Latest Public Sector News

02.03.16

Housing benefit cap suspended for supported accommodation

The controversial housing benefit cap for supported accommodation will be suspended, but housing association representatives are still calling for it to be scrapped altogether.

Lord Freud, the minister for welfare reform, announced in a written statement to Parliament that supported accommodation rent will gain a year-long exception from local housing allowance rates until April 2017.

Over 40% of the organisations affected, including women’s refuges, dementia accommodation and veterans’ services, were risking closure under the cap.

Lord Freud said: “I am doing this because I understand the importance of ensuring that both those living in supported accommodation and those who provide this type of accommodation receive appropriate protections.”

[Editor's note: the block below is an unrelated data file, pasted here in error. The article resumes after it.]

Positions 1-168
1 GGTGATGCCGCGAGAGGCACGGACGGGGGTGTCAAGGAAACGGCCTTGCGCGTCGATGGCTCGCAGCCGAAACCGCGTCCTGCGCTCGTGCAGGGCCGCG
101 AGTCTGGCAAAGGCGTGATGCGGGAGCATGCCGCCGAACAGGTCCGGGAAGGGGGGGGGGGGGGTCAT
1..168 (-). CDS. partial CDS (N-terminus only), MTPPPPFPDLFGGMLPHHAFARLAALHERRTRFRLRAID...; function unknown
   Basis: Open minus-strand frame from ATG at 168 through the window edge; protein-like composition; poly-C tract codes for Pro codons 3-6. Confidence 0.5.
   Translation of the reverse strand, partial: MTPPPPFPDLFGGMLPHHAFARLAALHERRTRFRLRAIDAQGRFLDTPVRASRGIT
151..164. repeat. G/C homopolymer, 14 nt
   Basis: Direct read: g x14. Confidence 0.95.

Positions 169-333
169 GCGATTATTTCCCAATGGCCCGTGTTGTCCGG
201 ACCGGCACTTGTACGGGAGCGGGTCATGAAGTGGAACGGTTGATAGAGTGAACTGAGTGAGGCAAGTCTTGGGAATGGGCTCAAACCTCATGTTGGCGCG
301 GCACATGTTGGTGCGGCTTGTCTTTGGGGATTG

The exemption will also apply to alms houses, housing co-operatives and community land trusts.

Lord Freud added that the government is currently awaiting the result of a review of a supported accommodation research project – announced after a 1% social rent cut was also deferred by a year for the sector – before deciding what action to take beyond April 2017.

He said he would write to social landlords with guidance on how to advise new tenants following the changes.

David Orr, chief executive of the National Housing Federation, said: “We are pleased that the government is listening to our concerns and has delayed the application of the LHA cap to people in a wide range of supported and sheltered housing. We are equally pleased that there will be a full strategic review into how these services are funded and we will contribute fully to that review.

“However, the continued threat that a crude LHA cap might be imposed in the future means substantial uncertainty remains. The best way to end the uncertainty is to remove that threat. The LHA cap should not be part of the outcome of the review and there must be long-term stability and security for the sector.”

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